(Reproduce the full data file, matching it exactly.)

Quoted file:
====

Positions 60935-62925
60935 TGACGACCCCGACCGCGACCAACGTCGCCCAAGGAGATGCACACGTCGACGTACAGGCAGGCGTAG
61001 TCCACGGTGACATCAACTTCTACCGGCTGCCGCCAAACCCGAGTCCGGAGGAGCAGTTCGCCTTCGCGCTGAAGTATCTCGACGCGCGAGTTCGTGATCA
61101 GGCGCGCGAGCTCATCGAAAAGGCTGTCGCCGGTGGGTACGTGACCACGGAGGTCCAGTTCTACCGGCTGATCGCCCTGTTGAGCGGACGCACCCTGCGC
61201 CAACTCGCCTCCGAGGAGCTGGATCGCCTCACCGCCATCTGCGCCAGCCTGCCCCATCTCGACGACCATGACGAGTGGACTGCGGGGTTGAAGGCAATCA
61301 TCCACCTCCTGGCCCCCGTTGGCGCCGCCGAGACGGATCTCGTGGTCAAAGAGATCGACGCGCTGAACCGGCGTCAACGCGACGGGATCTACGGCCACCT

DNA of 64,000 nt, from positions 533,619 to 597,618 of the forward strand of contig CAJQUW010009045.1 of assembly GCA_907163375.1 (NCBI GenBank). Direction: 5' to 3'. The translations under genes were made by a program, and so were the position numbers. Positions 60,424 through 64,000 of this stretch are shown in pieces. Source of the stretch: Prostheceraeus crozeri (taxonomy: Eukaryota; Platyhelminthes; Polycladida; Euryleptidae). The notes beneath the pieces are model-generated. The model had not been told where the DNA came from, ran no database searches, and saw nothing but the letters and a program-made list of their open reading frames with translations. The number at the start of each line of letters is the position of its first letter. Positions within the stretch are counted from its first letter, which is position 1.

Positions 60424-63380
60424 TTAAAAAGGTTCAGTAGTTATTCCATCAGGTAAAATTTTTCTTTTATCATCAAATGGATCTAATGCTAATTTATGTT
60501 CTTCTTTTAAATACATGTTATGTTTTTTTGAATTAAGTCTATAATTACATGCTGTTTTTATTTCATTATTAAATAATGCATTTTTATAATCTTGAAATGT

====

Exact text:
Positions 60935-62925
60935 TGACGACCCCGACCGCGACCAACGTCGCCCAAGGAGATGCACACGTCGACGTACAGGCAGGCGTAG
61001 TCCACGGTGACATCAACTTCTACCGGCTGCCGCCAAACCCGAGTCCGGAGGAGCAGTTCGCCTTCGCGCTGAAGTATCTCGACGCGCGAGTTCGTGATCA
61101 GGCGCGCGAGCTCATCGAAAAGGCTGTCGCCGGTGGGTACGTGACCACGGAGGTCCAGTTCTACCGGCTGATCGCCCTGTTGAGCGGACGCACCCTGCGC
61201 CAACTCGCCTCCGAGGAGCTGGATCGCCTCACCGCCATCTGCGCCAGCCTGCCCCATCTCGACGACCATGACGAGTGGACTGCGGGGTTGAAGGCAATCA
61301 TCCACCTCCTGGCCCCCGTTGGCGCCGCCGAGACGGATCTCGTGGTCAAAGAGATCGACGCGCTGAACCGGCGTCAACGCGACGGGATCTACGGCCACCT

DNA of 64,000 nt, from positions 533,619 to 597,618 of the forward strand of contig CAJQUW010009045.1 of assembly GCA_907163375.1 (NCBI GenBank). Direction: 5' to 3'. The translations under genes were made by a program, and so were the position numbers. Positions 60,424 through 64,000 of this stretch are shown in pieces. Source of the stretch: Prostheceraeus crozeri (taxonomy: Eukaryota; Platyhelminthes; Polycladida; Euryleptidae). The notes beneath the pieces are model-generated. The model had not been told where the DNA came from, ran no database searches, and saw nothing but the letters and a program-made list of their open reading frames with translations. The number at the start of each line of letters is the position of its first letter. Positions within the stretch are counted from its first letter, which is position 1.

Positions 60424-63380
60424 TTAAAAAGGTTCAGTAGTTATTCCATCAGGTAAAATTTTTCTTTTATCATCAAATGGATCTAATGCTAATTTATGTT
60501 CTTCTTTTAAATACATGTTATGTTTTTTTGAATTAAGTCTATAATTACATGCTGTTTTTATTTCATTATTAAATAATGCATTTTTATAATCTTGAAATGT